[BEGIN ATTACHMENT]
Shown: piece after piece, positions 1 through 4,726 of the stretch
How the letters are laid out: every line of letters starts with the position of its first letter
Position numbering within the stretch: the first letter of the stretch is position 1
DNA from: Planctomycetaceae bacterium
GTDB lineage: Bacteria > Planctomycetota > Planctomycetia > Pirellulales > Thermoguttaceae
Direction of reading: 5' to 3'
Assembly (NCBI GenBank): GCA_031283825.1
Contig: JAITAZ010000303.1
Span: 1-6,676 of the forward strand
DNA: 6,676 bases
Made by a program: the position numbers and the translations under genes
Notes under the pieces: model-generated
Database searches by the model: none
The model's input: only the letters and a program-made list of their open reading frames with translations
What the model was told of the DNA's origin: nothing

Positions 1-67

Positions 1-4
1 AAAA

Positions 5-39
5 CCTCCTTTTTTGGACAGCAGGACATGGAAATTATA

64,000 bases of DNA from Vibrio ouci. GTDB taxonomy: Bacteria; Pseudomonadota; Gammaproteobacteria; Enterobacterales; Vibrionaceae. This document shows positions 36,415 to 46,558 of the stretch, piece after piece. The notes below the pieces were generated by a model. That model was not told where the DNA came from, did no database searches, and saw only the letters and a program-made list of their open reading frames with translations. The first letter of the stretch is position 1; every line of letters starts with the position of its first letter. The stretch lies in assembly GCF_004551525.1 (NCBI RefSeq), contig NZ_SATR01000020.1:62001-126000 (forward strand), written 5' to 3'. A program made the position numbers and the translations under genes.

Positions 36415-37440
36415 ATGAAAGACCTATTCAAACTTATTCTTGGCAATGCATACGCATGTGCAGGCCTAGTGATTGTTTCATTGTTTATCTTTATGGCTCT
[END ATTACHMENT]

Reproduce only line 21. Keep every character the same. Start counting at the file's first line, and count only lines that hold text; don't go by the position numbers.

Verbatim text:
64,000 bases of DNA from Vibrio ouci. GTDB taxonomy: Bacteria; Pseudomonadota; Gammaproteobacteria; Enterobacterales; Vibrionaceae. This document shows positions 36,415 to 46,558 of the stretch, piece after piece. The notes below the pieces were generated by a model. That model was not told where the DNA came from, did no database searches, and saw only the letters and a program-made list of their open reading frames with translations. The first letter of the stretch is position 1; every line of letters starts with the position of its first letter. The stretch lies in assembly GCF_004551525.1 (NCBI RefSeq), contig NZ_SATR01000020.1:62001-126000 (forward strand), written 5' to 3'. A program made the position numbers and the translations under genes.